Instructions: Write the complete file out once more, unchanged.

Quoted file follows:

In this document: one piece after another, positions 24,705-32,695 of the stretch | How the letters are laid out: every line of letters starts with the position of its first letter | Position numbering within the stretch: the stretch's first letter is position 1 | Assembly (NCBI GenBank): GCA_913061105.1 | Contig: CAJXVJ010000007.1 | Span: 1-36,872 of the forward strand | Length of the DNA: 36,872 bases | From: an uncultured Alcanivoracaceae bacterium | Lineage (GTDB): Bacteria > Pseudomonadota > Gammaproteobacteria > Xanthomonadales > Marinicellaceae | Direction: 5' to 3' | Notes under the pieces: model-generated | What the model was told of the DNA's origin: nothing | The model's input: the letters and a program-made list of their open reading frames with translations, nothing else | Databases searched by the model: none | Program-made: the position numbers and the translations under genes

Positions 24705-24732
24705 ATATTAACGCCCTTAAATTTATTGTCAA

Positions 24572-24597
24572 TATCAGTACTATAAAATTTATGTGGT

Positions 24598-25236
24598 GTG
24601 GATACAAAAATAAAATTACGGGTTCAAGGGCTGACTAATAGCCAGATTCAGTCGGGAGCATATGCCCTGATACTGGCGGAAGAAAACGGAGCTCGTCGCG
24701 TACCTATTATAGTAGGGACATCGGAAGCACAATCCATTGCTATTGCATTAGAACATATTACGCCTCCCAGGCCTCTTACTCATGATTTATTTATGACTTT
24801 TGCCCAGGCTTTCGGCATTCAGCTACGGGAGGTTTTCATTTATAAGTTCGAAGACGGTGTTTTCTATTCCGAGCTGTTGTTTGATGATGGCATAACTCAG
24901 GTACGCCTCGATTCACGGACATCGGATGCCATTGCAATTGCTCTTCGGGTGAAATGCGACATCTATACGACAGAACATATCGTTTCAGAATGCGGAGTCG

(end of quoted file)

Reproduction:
In this document: one piece after another, positions 24,705-32,695 of the stretch | How the letters are laid out: every line of letters starts with the position of its first letter | Position numbering within the stretch: the stretch's first letter is position 1 | Assembly (NCBI GenBank): GCA_913061105.1 | Contig: CAJXVJ010000007.1 | Span: 1-36,872 of the forward strand | Length of the DNA: 36,872 bases | From: an uncultured Alcanivoracaceae bacterium | Lineage (GTDB): Bacteria > Pseudomonadota > Gammaproteobacteria > Xanthomonadales > Marinicellaceae | Direction: 5' to 3' | Notes under the pieces: model-generated | What the model was told of the DNA's origin: nothing | The model's input: the letters and a program-made list of their open reading frames with translations, nothing else | Databases searched by the model: none | Program-made: the position numbers and the translations under genes

Positions 24705-24732
24705 ATATTAACGCCCTTAAATTTATTGTCAA

Positions 24572-24597
24572 TATCAGTACTATAAAATTTATGTGGT

Positions 24598-25236
24598 GTG
24601 GATACAAAAATAAAATTACGGGTTCAAGGGCTGACTAATAGCCAGATTCAGTCGGGAGCATATGCCCTGATACTGGCGGAAGAAAACGGAGCTCGTCGCG
24701 TACCTATTATAGTAGGGACATCGGAAGCACAATCCATTGCTATTGCATTAGAACATATTACGCCTCCCAGGCCTCTTACTCATGATTTATTTATGACTTT
24801 TGCCCAGGCTTTCGGCATTCAGCTACGGGAGGTTTTCATTTATAAGTTCGAAGACGGTGTTTTCTATTCCGAGCTGTTGTTTGATGATGGCATAACTCAG
24901 GTACGCCTCGATTCACGGACATCGGATGCCATTGCAATTGCTCTTCGGGTGAAATGCGACATCTATACGACAGAACATATCGTTTCAGAATGCGGAGTCG